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From: Michael Straight <straight@email.unc.edu>
Subject: Re: (whorl) Untrustworthy Narrators?
Date: Mon, 18 Oct 1999 11:01:53 

On Mon, 18 Oct 1999, Jim Jordan wrote:

> >How much fun is a Wolfe story where you know you can
> >trust the narrator? 
> 	Since I've been away from Urth and Whorl for months, maybe you folks have
> settled this question, but for what it's worth, my recollection is that
> Wolfe says his narrators are not untrustworthy at all. At least not
> intentionally. Since they have a limited perspective, of course, they may
> not see or understand everything that we, the reader, may see or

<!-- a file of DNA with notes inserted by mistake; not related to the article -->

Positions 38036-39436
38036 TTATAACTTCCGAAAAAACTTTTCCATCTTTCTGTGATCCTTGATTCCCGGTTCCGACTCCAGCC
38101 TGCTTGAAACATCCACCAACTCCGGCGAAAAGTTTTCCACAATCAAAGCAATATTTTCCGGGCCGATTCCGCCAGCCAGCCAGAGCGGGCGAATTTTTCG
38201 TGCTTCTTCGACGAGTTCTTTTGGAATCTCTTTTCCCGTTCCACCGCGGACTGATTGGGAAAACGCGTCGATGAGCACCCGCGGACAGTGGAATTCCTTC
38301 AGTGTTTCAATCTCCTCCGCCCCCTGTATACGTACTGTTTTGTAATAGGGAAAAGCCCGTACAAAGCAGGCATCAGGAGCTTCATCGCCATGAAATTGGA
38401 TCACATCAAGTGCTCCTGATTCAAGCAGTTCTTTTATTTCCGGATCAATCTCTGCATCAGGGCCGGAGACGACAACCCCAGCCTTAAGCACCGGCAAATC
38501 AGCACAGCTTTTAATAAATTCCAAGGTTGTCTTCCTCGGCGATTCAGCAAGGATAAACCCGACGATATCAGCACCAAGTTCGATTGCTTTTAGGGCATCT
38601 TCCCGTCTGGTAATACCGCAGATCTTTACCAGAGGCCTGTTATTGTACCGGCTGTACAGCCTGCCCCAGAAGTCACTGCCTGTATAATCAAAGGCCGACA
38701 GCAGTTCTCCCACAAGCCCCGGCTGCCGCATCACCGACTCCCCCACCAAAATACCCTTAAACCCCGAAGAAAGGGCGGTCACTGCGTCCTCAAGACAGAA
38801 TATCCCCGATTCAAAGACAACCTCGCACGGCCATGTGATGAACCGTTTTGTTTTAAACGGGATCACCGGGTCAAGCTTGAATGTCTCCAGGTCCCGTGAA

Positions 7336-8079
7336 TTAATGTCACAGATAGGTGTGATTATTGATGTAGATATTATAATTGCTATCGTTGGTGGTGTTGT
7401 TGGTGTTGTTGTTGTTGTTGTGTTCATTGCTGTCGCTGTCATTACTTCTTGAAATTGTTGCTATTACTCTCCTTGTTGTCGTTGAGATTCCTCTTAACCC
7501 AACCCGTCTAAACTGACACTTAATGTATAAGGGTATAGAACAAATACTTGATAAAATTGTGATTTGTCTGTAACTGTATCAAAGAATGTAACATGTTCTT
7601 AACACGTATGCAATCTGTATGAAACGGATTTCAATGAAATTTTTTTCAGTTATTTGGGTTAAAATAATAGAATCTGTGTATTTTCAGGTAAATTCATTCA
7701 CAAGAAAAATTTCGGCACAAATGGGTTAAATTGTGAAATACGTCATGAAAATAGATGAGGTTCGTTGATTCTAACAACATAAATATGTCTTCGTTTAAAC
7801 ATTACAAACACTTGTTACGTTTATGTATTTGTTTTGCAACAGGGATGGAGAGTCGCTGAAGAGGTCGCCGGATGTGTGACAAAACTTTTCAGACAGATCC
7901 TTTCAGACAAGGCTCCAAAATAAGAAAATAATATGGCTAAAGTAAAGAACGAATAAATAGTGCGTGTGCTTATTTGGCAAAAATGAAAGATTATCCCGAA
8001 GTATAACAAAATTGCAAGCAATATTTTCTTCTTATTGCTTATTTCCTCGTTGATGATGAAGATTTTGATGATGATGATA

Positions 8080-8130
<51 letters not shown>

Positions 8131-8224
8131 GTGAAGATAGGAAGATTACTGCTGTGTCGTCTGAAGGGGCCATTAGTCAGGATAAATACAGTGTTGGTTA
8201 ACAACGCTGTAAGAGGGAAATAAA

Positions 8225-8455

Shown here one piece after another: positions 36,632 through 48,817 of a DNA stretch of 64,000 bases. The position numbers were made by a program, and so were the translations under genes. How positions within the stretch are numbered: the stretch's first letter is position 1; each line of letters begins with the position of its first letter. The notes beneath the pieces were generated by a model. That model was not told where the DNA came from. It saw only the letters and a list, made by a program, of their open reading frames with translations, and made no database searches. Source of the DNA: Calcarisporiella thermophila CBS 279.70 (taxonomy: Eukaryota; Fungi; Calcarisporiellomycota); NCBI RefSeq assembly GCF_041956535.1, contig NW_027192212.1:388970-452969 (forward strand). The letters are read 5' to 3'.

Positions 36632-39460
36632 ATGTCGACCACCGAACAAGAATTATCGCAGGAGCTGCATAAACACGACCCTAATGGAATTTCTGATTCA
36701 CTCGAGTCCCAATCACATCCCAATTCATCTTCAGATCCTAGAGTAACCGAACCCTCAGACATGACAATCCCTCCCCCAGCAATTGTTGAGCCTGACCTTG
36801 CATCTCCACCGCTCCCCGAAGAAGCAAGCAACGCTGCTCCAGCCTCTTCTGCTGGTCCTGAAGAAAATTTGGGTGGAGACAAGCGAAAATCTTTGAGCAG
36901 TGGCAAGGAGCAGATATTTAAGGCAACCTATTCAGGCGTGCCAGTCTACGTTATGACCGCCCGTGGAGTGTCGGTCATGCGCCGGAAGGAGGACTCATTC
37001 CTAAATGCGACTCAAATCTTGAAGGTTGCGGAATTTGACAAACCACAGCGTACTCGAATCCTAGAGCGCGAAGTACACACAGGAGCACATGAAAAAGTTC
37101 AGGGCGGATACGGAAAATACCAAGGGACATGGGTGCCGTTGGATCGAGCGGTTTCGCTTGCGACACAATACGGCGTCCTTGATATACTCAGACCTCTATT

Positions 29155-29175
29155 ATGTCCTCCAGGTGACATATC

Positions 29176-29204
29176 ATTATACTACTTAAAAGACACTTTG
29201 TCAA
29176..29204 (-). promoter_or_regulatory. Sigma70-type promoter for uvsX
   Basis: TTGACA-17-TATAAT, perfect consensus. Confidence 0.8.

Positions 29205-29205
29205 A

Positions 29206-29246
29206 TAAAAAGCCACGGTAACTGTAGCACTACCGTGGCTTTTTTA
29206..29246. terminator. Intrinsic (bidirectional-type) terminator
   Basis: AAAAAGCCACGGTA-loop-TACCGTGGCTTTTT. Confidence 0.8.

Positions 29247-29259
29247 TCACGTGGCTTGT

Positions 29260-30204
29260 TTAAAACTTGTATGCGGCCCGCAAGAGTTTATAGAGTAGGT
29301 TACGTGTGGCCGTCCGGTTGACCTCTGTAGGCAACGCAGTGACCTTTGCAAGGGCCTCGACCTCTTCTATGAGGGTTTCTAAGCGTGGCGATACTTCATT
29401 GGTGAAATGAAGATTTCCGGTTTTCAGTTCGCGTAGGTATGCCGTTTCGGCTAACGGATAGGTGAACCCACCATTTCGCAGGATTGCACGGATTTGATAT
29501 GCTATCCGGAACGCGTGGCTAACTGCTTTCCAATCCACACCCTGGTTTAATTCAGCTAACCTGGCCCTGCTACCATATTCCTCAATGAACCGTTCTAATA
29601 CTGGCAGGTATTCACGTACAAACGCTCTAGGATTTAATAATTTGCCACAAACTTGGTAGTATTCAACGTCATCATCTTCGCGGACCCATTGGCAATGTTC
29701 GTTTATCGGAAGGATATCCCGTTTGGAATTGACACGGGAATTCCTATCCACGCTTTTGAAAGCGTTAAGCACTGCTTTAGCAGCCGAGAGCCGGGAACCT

> understand. But to assume that Latro or Severian are deliberately
> misleading the reader is, it seems to me, quite without foundation, and
> something that Wolfe has denied.

In referring to "trust," I meant to include issues of error as well as
deception.  Don't forget "Seven American Nights," in which the narrator
purposely keeps information from the reader. 

If Horn made up, say, some of the scenes with Father Q and Father Remora,
because he believed something like that happened, or if he put prayers in
Silk's mouth because he believed that was the sort of thing Silk would
pray in that situation, would you consider that "deliberately misleading"
the reader?


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